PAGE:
Members of the Federal Open Market Committee voted Wednesday to keep the current 0.25% to 0.5% target range for the federal funds rate, citing slow economic growth.
In a brief statement released at the end of the two-day meeting, committee members said they expect economic activity to expand at a moderate pace and the labor market to continue to strengthen, “with gradual adjustments in the stance of monetary policy” under current economic conditions. “The federal funds rate is likely to remain, for some time, below levels that are expected to prevail in the longer run,” the members said. One member, Federal Reserve Bank of Kansas City President Esther George, who preferred to raise rates between 0.50% and 0.75% at this meeting, dissented.
Tim Hopper, TIAA Global Asset Management chief economist, said the similarity to the FOMC’s March statement was expected. “They’ve had to continually adjust their expectations because the economy is not meeting their expectations. It’s Groundhog Day.
“The Fed is still in this wait-and-see mode. They continue and expect to see an improvement, but that’s an expectation. We have to get there. The economy is stuck in second gear. The car is still rolling, but it’s just there,” Mr. Hopper said in an interview. The market reaction to another dovish statement from the Fed “already has been moderately positive,” he said.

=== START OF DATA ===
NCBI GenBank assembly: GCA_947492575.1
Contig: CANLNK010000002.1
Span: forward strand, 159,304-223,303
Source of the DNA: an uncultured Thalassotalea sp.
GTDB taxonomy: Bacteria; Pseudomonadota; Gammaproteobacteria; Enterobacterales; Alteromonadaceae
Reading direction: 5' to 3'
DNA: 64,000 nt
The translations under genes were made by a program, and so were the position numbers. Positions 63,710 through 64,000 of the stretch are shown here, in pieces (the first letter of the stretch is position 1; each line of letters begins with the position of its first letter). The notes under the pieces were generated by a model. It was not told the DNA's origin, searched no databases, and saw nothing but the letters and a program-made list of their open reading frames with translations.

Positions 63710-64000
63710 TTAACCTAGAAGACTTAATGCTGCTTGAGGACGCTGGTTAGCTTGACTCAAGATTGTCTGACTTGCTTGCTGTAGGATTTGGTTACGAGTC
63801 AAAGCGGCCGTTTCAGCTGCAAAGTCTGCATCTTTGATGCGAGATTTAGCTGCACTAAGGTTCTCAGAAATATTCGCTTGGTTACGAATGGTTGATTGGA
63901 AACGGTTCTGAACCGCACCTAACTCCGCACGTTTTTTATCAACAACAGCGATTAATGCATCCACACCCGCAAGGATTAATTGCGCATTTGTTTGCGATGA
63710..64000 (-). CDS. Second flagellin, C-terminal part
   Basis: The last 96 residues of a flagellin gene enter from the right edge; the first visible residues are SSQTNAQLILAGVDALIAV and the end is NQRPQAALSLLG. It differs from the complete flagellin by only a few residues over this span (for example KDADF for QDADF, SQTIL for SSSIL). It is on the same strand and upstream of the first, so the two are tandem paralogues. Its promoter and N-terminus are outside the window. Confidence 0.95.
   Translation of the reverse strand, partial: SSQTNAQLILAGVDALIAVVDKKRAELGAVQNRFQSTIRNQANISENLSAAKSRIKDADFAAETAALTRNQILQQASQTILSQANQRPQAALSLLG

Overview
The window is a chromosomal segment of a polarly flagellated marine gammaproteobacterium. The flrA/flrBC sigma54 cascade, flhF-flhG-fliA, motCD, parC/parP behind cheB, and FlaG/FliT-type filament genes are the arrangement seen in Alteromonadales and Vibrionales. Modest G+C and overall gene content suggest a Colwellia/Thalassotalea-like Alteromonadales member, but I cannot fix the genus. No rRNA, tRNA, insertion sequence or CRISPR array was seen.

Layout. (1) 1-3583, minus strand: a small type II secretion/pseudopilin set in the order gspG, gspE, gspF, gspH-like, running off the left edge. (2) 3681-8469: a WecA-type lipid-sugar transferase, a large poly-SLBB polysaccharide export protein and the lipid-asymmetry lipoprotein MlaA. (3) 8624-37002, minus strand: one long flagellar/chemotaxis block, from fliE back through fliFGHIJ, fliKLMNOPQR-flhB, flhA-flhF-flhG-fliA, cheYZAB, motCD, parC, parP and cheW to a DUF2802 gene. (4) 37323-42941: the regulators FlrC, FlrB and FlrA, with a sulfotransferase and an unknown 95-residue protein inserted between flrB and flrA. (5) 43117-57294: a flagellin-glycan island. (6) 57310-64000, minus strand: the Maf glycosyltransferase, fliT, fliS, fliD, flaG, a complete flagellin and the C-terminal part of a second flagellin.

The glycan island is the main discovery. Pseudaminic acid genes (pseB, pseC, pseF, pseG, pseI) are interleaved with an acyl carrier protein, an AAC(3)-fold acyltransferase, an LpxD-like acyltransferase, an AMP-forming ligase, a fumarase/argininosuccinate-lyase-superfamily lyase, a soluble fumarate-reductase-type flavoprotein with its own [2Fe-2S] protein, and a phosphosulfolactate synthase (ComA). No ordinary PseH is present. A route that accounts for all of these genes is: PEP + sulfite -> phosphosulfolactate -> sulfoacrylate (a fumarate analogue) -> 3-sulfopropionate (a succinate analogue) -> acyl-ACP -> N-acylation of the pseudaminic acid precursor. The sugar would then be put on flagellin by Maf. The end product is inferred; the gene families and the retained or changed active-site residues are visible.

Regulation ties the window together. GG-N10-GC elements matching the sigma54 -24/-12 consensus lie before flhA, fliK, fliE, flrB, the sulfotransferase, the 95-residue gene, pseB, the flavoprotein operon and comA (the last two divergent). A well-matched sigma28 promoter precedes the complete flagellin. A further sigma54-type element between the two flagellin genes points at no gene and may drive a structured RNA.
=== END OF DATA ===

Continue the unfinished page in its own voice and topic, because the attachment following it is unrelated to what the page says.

The Fed should not wait beyond its next meeting in June for a rate hike, due to heavy stimulus in China, said John Vail, chief global strategist at Nikko Asset Management. “I think June is definitely left on the table. It just wouldn’t be very good for the Fed’s reputation, especially if the vote turns out to be lopsided,” he said in an interview. A decision later today by the Bank of Japan on possible easing of rates “is likely to surprise the markets,” he said, with some easing already priced into the market.